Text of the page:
RENO, Nev. (AP) — The driver of an SUV that tore through a Reno house, killing two young children inside before ending up in the backyard, was involved in a traffic accident two years ago after he suffered a medical episode, police said Tuesday.
Sheldon Berg, 66, is cooperating with investigators as they try to piece together what happened in the moments before Monday's wreck, which claimed the lives of a 2-year-old boy and 4-year-old girl, police spokesman Tim Broadway said.
Witnesses described seeing the SUV fly through an intersection before blasting into the home.
"It was like a sonic boom going off," neighbor Conley Davis told The Associated Press on Tuesday. "By the time I got out here, there was just a big puff of smoke and debris. And then I heard a woman screaming in there for her babies. I've never seen anything like that poor woman."
No charges have been filed, and neither drugs nor alcohol appear to have played a role, Broadway said. However, investigators are looking into the possibility Berg, of Reno, experienced a medical event.
"It has been discovered through the course of the ongoing investigation that the driver was involved in an accident in Reno in 2013 after he suffered an unknown medical episode," Broadway said.
In that crash, Berg struck two unoccupied vehicles and was the only one injured, Broadway said. He had no further details.
No phone listing could be found for Berg. Broadway said he believes Berg has contacted a lawyer, but no lawyer has spoken to police, which he said is not unusual given it is "pretty early still in the investigation."
The names of the victims in the latest wreck have not been released. Their mother and a young female relative also were in the home at the time but escaped injury. Berg was treated for minor injuries at a hospital.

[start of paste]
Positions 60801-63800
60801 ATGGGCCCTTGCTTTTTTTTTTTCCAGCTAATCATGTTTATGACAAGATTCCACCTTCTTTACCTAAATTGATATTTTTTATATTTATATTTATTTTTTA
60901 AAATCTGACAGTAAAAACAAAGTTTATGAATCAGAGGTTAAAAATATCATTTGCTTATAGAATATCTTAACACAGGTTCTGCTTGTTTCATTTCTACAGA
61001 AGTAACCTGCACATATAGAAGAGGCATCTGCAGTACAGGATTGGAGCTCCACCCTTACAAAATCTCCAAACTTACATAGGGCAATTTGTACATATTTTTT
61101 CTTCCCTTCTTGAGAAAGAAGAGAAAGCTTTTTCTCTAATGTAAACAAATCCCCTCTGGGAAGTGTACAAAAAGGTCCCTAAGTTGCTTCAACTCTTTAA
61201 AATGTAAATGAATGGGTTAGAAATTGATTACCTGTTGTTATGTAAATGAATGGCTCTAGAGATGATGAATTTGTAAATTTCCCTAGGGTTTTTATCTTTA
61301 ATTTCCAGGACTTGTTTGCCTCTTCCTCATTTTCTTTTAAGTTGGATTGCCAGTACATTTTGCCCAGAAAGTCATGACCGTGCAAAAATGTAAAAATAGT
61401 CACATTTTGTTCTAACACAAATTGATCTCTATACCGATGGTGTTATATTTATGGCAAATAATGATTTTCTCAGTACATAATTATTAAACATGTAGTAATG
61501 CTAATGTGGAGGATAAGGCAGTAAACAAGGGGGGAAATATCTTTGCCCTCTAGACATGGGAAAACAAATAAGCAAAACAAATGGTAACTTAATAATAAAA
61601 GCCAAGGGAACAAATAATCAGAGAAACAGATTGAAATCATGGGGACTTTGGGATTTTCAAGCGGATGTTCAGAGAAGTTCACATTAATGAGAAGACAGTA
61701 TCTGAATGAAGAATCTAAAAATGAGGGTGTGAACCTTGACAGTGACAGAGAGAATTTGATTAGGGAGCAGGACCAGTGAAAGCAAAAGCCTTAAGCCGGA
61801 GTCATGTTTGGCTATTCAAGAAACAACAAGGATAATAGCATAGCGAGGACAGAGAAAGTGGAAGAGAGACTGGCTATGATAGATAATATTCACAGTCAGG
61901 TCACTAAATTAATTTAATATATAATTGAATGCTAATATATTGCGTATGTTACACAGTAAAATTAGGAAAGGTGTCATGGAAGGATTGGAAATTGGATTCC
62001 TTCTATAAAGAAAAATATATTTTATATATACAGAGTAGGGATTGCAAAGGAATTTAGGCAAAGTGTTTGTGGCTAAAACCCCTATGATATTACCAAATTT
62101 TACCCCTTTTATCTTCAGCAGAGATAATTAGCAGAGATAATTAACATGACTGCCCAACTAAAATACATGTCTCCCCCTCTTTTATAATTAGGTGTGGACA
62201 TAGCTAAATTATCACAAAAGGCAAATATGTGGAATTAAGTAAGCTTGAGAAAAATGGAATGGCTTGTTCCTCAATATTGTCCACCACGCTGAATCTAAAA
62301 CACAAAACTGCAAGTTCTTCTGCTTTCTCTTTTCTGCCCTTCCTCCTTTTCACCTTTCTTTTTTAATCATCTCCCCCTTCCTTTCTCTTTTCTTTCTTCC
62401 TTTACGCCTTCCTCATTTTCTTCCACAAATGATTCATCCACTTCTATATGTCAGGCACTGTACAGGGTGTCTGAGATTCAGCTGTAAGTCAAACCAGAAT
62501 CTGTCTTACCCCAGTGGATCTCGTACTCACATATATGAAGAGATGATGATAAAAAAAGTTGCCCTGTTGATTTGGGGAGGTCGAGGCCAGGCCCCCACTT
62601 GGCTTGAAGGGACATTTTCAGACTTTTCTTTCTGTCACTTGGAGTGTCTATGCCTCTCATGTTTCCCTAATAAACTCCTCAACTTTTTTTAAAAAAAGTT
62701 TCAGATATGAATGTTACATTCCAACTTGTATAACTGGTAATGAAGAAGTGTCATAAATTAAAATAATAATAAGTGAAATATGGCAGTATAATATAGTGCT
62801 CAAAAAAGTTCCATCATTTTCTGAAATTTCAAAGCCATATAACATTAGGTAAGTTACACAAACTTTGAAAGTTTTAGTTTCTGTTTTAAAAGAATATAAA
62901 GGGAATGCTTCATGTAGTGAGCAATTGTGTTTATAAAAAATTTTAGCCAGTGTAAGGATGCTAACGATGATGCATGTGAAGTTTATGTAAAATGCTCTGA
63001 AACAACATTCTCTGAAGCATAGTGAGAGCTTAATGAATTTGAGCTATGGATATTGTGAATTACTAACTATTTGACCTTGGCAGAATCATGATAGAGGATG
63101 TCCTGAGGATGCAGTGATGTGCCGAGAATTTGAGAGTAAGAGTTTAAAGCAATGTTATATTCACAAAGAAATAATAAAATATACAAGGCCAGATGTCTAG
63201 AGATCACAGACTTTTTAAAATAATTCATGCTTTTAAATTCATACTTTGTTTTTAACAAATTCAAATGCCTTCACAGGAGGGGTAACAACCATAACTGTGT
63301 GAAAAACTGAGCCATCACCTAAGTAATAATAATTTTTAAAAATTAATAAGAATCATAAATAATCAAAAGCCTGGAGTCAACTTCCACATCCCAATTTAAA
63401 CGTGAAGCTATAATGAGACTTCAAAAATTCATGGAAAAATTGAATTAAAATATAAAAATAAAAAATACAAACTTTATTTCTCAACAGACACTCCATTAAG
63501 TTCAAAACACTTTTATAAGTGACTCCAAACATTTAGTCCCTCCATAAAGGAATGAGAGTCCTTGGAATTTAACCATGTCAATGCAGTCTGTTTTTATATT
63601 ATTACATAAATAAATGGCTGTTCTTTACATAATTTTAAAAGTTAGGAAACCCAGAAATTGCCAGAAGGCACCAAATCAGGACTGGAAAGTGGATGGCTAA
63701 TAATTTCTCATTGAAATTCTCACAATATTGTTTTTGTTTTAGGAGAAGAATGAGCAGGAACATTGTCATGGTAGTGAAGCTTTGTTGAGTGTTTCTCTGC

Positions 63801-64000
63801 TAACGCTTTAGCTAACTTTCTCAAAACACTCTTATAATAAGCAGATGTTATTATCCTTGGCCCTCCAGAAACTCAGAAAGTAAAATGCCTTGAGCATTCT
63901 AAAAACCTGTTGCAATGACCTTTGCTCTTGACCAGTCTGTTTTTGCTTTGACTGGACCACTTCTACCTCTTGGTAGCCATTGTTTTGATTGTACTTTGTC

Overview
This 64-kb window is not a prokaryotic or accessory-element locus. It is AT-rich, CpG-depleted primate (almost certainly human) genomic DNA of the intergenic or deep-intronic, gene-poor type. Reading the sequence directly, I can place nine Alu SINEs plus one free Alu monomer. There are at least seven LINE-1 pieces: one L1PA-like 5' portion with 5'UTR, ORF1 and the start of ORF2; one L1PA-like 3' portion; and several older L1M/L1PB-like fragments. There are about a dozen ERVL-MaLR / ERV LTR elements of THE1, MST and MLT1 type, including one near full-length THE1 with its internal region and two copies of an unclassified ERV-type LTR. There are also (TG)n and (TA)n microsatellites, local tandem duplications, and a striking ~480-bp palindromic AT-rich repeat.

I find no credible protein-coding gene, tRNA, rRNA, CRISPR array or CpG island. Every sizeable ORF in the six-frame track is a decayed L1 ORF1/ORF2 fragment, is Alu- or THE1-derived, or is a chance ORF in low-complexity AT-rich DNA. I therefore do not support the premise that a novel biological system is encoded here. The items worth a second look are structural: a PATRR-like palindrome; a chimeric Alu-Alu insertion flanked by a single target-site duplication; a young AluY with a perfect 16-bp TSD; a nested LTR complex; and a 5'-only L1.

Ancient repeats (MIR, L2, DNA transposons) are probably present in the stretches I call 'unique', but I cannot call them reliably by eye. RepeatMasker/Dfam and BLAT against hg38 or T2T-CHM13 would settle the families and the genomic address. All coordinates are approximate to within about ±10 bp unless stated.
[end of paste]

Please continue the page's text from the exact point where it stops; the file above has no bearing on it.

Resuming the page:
Witnesses say the SUV was traveling at high speed when the crash happened around noon Monday in a modest, working-class neighborhood about a mile south of downtown.
The vehicle didn't slow before plowing through a T-intersection and through the house.
"He was going like a bat out of hell," said Davis, who was getting ready to watch a replay of NBA championship highlights in his living room when he caught a glimpse of the SUV. "I thought to myself, 'There's no way this guy is going to make the corner.'"
Lidia Correa was among those who dropped off flowers Tuesday at a makeshift memorial in the driveway in front of the boarded-up former garage that had been converted into a bedroom. She said she lives down the street but doesn't know the family well.
"I drive by all the time and see the kids playing in the yard," Correa said. "It's very, very sad."
Davis has lived in the same house next door since 1978. He said everyone in the neighborhood is searching for answers.
"You see the kids out here every day, pushing each other in a cart and playing with toy cars," he said. "They say if it's your time, it's your time. But geez, that ain't the best time to be your time when you are 2."